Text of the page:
Interest in smartwatches is on the rise thanks to the recent launch of Apple Watch. Apple Watch sales hit about 2.3 million units just a week before launch. Android Wear and Pebble added another 1.5 million smartwatch units during the year 2014 combined. With all these numbers, it becomes clear that developers should consider the smartwatch as the next computing platform for the new user services. The upcoming challenge is to design a new UI based on yet to be defined user behavior and interaction patterns with the smart timepiece on your wrist. In this article I will try to analyze the current user behavior on existing smartwatches UI and elicit the best points of contacts to interact with users.
The world of wearables heading to the market today is practically limitless and exciting, with gadgets for all kinds of activities finding their way to the customers’ wrists, necks, chests and other body parts. A particularly interesting niche in this industry is healthcare: although heavily regulated by FDA and other authorities, this is the area where the impact smart devices have on users’ lives is the most significant.
Smart wearables are revolutionizing the traditional healthcare industry, allowing for much wider scope of patient data to be available to doctors and customers themselves. The main principle behind most of health-related wearables is to sense and track with maximum accuracy what hasn’t been tracked before. From how many times a patient coughed to how their glucose levels changed during the day, the precisely quantified data opens up limitless possibilities in personal healthcare and provides important insights about our bodies’ numerous indicators.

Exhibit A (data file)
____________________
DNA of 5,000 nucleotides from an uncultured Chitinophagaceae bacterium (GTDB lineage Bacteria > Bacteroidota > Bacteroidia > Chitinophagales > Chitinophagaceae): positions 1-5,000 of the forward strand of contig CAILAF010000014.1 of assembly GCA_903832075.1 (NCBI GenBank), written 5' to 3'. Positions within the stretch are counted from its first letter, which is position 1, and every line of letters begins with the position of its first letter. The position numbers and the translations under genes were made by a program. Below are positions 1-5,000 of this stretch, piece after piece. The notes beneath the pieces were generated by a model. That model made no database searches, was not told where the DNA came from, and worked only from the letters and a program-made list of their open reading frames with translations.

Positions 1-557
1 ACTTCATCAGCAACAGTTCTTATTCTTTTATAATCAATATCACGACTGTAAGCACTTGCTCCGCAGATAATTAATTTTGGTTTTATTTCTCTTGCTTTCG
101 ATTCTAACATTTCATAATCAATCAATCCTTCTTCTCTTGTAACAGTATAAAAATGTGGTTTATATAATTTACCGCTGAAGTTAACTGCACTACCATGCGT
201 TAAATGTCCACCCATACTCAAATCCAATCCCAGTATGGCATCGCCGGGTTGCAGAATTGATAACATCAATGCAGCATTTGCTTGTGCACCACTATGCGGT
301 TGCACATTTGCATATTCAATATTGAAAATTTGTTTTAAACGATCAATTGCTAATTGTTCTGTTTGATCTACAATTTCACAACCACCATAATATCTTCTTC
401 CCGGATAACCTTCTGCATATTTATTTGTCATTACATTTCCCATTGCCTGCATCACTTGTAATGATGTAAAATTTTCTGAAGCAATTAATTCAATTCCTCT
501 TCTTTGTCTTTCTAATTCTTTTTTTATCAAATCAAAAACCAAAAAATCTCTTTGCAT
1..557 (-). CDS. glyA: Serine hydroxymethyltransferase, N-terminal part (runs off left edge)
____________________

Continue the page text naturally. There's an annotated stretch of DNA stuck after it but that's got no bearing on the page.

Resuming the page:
Apparently it does take time for healthcare wearables to make it to the wide audience, however there are already a few interesting ones available, and even more in the pipeline. In this overview, we put together some of the most exciting and unexpected devices that can make you feel better.
The concept of virtual reality has possessed the minds of sci-fi writers and technology enthusiasts since many decades ago, but only in the past few years it’s got quite close to become a part of our everyday lives. Although still far from ubiquitous, VR technologies are considerably popular nowadays: even if you’ve never worn a VR headset, we bet you know at least one person who has.
As it usually happens with innovations, virtual reality has its own problems that every industry player is trying to solve. Among the biggest ones is the motion sickness that many people complain of when trying a VR experience.
On July 1 we conducted our 7th MadCode Meetup. It’s free monthly webinar where members of our team share their knowledges in some specific area of mobile development. This time Oleg Nikiforov, QA Engineer at Stanfy talked about testing of Web API using SoapUI, particularly about:
- why do we need to test Web API if developing mobile applications;
- how SoapUI can help us in testing of Web API;
- things we can test in Web API.
In this article he also shares live demo of SoapUI in action. So let’s dive into the learning!
With the rapid growth of the wearable technology market and the Internet of Things, Bluetooth Low Energy (BLE) a.k.a. Bluetooth Smart has become the de-facto standard for all kinds of devices, from smartwatches to beacons and connected cars. The protocol, however, appears to be prone to serious security issues developers need to be aware of when designing new hardware and software solutions.